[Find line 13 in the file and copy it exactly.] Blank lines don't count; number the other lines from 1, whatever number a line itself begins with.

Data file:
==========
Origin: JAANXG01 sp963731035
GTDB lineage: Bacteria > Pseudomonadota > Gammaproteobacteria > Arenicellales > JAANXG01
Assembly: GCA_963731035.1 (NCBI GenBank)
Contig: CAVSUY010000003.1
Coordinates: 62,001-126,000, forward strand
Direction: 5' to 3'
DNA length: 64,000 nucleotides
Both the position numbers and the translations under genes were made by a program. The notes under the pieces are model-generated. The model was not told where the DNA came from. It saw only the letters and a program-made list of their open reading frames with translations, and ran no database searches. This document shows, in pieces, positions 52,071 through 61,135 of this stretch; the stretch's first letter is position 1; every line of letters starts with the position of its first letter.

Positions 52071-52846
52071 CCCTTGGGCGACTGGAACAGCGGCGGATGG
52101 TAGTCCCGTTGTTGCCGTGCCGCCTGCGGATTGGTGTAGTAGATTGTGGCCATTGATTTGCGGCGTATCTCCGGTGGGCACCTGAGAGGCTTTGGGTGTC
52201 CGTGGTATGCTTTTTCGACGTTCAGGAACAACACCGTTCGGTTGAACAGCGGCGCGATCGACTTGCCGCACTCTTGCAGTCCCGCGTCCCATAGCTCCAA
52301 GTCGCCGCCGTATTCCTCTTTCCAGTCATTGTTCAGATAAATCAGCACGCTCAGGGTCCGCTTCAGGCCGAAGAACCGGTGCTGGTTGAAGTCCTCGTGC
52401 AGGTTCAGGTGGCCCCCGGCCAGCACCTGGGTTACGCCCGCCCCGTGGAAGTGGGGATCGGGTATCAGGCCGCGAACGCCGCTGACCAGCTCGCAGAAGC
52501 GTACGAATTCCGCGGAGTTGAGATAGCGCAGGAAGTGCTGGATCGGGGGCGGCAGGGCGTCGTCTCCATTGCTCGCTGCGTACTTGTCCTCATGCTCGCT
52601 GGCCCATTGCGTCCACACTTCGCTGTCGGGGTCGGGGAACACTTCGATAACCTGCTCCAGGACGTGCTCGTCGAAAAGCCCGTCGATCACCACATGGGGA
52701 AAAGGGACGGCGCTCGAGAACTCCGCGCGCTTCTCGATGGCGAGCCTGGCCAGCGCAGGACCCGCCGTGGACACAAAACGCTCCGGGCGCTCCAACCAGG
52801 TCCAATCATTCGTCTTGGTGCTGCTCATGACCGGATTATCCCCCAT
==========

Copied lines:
52301 GTCGCCGCCGTATTCCTCTTTCCAGTCATTGTTCAGATAAATCAGCACGCTCAGGGTCCGCTTCAGGCCGAAGAACCGGTGCTGGTTGAAGTCCTCGTGC